Sophie Zucker is a comedian, living in Brooklyn. She’s currently starring as Abby on Apple TV’s Dickinson, opposite Hailee Steinfeld. She is also a writer on the show. Sophie has performed original work at Joe’s Pub, Union Hall, The Duplex, Littlefield, Brooklyn Comedy Collective, Second City, UCB, Vital Joint, and Annoyance NY and trained at most of those places, too. Other favorite TV/Film credits include The Marvelous Mrs. Maisel; the Mindy Kaling feature Late Night, and Comedy Central’s The Other Two. She also had a monthly show with her all-female comedy collective Ladies Who Ranch at Union Hall.
Describe your worst gig.
A variety show I did in between a friend’s birthday party. I had rushed there from the party and had to bolt as soon as my bit was over, so I was stressed and not present. I ended up doing an outrageous character that bombed, which is the worst kind of bombing because you’re stuck in whatever crazy hair and makeup you’re in, and there’s no way to walk it back. I felt extra bad because another friend’s parents had come to see me, and all I could think when I was playing to silence was them going back to her and being like, “Sophie is a professional comedian? Are you sure?”
Favorite response to a heckler or troll?
This wasn’t my move, but I saw incredible comic Meaghan Strickland once turn her entire set into interviewing a relentless heckler and it was brilliant. Hecklers usually don’t want THAT much attention, so she was able to make him uncomfortable (instead of the reverse), but putting a spotlight on him. That was probably my favorite.
What were you like as a teen? (Did you have comedy #goals? Were you already funny, or not so much?)
As a teen, I loved any kind of attention – positive or negative. I wasn’t necessarily into Comedy Proper, but I loved making my friends laugh (either with me or at me), and I did love performing (musical theater lol). So, all the pieces were there.
What’s your first impulse when someone says “women aren’t funny”?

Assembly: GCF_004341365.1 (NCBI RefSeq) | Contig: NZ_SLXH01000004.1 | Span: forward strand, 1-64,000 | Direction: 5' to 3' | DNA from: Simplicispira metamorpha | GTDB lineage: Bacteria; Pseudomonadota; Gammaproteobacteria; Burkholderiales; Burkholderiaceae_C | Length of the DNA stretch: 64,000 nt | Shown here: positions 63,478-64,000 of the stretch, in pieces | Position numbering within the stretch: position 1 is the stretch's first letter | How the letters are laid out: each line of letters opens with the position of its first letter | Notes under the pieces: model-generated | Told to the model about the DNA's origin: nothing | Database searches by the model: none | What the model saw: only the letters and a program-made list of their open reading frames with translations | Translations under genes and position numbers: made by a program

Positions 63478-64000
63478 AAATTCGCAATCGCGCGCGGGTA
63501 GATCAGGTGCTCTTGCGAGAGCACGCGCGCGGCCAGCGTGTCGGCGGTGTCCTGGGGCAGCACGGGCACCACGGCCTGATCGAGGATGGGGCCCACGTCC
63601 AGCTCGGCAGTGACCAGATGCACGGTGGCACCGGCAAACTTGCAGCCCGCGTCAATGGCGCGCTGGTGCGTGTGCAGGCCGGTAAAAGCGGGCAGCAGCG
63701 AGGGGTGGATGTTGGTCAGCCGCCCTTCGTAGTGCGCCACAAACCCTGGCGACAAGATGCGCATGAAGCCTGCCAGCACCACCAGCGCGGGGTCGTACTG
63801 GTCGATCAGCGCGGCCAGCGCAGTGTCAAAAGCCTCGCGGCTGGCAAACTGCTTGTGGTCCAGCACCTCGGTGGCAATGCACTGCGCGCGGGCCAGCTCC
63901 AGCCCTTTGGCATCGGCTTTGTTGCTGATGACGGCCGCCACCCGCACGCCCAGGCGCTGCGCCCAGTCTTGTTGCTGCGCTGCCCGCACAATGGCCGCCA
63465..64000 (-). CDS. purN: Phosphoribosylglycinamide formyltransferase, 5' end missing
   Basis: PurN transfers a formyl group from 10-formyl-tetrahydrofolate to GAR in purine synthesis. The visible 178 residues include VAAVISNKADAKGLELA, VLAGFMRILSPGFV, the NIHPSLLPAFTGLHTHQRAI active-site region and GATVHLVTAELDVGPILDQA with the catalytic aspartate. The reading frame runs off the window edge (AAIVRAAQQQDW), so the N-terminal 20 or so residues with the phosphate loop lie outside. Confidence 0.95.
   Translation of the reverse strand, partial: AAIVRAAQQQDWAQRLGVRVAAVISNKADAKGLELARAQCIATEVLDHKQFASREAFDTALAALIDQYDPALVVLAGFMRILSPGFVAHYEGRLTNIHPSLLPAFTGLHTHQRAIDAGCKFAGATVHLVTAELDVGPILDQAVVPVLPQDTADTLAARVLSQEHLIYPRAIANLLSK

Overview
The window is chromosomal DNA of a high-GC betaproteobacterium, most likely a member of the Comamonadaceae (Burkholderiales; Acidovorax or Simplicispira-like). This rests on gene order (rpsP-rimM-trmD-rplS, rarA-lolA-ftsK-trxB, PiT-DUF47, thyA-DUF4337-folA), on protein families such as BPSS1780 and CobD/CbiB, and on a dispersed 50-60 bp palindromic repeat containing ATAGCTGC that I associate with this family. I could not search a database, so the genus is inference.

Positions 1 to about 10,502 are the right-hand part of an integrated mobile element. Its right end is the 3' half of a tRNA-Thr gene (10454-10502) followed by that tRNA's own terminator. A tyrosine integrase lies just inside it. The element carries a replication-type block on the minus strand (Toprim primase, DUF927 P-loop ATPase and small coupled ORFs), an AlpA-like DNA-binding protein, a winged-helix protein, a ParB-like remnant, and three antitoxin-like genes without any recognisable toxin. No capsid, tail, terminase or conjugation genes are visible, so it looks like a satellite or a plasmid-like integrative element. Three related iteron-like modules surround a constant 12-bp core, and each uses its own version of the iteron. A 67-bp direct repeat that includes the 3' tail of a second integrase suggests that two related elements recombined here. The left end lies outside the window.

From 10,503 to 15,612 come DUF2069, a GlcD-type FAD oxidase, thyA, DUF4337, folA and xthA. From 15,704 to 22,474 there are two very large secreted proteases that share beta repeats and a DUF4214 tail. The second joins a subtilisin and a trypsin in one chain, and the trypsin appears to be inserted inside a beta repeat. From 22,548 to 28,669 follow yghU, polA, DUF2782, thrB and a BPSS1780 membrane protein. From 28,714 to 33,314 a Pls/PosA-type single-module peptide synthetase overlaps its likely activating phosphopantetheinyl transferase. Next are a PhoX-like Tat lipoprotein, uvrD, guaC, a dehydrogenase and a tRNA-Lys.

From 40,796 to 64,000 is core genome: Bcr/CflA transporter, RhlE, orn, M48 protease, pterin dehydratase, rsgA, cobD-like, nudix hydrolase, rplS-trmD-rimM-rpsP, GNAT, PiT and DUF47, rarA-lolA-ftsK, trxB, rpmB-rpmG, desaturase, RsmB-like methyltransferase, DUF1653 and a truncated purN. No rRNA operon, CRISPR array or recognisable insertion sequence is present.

That that person is probably ancient? I don’t know, I’ve never heard someone blatantly say that except for maybe some reply-guy dad in my mentions, who should probably be taking care of his kids?
When you were coming up in comedy, what helped you stick with it?
The friends I made! Comedy is a communal art-form, whether you’re collaborating with people on projects or seeing the same people at shows and mics. It’s really social. I lean into that because I’m an extrovert, and shutting down the bar with my friend Maya on a Wednesday is truly my version of taking care of myself. So even when I was feeling about my career professionally, I knew I could always turn it around just by hanging with my funny friends in the back of a bar-show. Actually, the night I found out my grandma died, I still went and did a friend’s improv show because I knew it would make me feel better!! And it did!!!!!
Best comedy advice you ever got?
Your job is not to book, your job is to provide a consistent body of work. All that really means is focus on your art, not the success of your art, and the success will come.
Worst comedy advice you ever got?
Someone told me if I wanted to write for TV, the best and fastest way to do it was to get an assistant job in the industry. So I got an assistant job and I got fired (but I’m still a TV writer).
How has being funny helped you in your offstage life, either recently or when you were younger?
In high school, I got called a slut like every day of the week. A normal person would’ve been mortified but me, being the budding character actor I was, just adopted it as part of my personality 🙂
Was there one person who inspired you to go into comedy? If so: Who, why, how?
My high school math teacher once told me I had great comedic timing. I think I was probably trying to argue my way out of a D in AP AB Calc.
On your deathbed, what transcendent advice would you croak at a young (female/non-binary) comedian?
Being ironically detached from your art is boring and overdone. You chose this career. Commit!